When I worked as a reading interventionist, I was baffled to find how few resources are available for k-2 struggling readers. As I taught kids that were far below grade level in reading, I realized there were not enough phonics books for my students. I taught Jeremiah, a 2nd grader that read at the early Kindergarten level. He’d gone through Bob books multiple times, had memorized them (memorizing is not beneficial), and there were no additional phonics materials that were easily accessible. Many supposed phonics books were not systematic. Jeremiah needed a phonics practice book beginner pdf. He needed something like this:
Many kids need systematic phonics books to learn to read.
I was a reading interventionist, knew how to design systematic phonics lessons, yet I struggled to find phonics books for my k-2 students. Kids with significant reading struggles, including dyslexic kids, need leveled phonics books to practice sound-by-sound reading and build fluency (reading speed). I began writing phonics books to help my students. Jeremiah, like many of my students, gradually progressed through my phonics books sets. Eventually, I made my phonics books available in the Reading Elephant online shop.
Word lists are not enough.
Many kids learn how to read with word lists. Decontextualized lists are a critical part of research-based phonics lessons. However, lists of words are not enough to build a fluent reader. To learn to read, kids need books. Beginning readers need carefully crafted phonics books with limited sound patterns. For example, in the short a book, kids only need to know short a words like, “Sam Cat.” Next, in the short i book, kids can read a sentence like, “Pig can tag Sam.” As the child moves through our series, the language gets more complex, as books gradually add more phonics sounds.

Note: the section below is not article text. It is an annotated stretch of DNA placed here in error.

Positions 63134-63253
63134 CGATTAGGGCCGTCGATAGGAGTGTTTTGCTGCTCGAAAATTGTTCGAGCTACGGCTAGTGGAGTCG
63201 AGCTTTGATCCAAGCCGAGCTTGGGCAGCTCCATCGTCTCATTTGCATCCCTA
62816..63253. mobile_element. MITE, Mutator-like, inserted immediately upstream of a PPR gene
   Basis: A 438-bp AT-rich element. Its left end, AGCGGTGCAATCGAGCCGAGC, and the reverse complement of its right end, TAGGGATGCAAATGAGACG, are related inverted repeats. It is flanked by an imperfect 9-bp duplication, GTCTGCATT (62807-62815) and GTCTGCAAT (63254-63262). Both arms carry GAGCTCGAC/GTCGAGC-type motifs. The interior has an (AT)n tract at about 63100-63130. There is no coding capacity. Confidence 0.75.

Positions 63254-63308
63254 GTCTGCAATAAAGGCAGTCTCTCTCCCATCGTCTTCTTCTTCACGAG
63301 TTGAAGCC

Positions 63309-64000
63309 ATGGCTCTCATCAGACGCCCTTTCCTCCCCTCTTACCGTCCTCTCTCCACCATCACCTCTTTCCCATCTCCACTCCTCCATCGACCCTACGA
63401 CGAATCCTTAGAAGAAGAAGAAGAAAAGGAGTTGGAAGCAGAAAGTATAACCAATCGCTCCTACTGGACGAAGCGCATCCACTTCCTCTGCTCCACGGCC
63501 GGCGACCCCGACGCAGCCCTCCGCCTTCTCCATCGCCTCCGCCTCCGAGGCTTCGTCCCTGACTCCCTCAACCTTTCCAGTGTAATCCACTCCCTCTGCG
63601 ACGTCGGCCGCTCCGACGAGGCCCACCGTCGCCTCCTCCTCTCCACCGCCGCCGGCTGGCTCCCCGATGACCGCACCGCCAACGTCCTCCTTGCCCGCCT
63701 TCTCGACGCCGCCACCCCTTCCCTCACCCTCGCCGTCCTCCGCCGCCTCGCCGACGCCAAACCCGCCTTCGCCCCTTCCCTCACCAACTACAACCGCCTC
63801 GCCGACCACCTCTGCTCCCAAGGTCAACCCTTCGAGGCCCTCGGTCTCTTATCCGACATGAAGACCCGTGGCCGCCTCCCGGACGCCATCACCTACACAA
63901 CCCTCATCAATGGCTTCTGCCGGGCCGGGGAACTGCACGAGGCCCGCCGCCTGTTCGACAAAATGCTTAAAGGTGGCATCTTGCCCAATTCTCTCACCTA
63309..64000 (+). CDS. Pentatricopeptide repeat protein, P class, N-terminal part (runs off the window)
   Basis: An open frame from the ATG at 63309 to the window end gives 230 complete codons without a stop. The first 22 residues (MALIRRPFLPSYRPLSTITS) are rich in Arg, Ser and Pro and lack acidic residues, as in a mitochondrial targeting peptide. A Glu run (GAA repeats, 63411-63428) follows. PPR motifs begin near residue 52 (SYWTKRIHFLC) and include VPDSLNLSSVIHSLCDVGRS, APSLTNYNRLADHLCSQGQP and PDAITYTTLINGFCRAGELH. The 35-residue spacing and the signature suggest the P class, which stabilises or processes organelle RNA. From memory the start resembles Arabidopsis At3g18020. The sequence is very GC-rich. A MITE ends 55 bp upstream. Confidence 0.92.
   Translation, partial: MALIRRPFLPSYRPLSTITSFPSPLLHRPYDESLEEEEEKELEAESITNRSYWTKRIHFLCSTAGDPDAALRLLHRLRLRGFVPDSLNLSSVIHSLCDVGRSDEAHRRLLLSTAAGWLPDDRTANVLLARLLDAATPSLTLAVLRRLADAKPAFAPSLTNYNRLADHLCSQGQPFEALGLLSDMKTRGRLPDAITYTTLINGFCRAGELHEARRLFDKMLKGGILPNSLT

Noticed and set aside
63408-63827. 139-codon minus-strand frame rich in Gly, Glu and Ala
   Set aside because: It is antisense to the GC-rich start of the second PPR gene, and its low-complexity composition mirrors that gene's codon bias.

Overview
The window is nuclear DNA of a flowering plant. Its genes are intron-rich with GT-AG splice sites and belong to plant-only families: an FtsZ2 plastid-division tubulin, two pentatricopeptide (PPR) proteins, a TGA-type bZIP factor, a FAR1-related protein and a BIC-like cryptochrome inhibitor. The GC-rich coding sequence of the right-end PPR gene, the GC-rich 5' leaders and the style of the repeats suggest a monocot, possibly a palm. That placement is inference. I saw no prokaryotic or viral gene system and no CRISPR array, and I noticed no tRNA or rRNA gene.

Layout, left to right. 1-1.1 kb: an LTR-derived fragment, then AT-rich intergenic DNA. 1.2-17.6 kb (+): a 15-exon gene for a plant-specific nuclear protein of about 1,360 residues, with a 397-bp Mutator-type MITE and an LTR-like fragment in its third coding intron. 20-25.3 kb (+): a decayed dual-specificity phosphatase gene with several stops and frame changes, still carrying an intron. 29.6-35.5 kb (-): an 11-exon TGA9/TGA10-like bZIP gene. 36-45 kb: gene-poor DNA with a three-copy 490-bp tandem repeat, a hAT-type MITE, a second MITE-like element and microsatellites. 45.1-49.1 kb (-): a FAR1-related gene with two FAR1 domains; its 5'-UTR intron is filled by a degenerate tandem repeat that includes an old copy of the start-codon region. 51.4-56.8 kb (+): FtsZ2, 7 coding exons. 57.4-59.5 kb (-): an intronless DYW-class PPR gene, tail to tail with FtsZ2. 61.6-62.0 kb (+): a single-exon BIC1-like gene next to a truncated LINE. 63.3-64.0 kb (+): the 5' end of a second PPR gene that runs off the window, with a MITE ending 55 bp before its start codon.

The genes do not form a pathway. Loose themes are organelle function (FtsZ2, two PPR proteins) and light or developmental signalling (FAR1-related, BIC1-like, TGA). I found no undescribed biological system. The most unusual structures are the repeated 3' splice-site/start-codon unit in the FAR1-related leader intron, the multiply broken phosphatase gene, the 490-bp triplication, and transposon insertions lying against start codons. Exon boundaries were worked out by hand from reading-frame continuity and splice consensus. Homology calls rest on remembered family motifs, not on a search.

Tips for walking your student through a phonics practice book beginner pdf:
-Don’t read the text before your student. Allow your student to make errors. Help her through errors after her first attempt.
-Encourage your beginner to say the sounds slowly on the first attempt. For example, she should read “Sam” as “Ssssaaaammmm” and “top” as “toooop.” She should hold continuous sounds and clip stop sounds.
-Next, have her go back and blend the words. You say, “Blend.” Your students says, “Sam.”
-Lastly, after she finishes one sentences say, “From the beginning.” Have her go to the beginning of the sentence and read a bit more fluently.
-Gradually, as your student becomes more fluent, you can drop these cues.
Reading Elephant offers phonics books designed for struggling readers in our shop.
Leave a Reply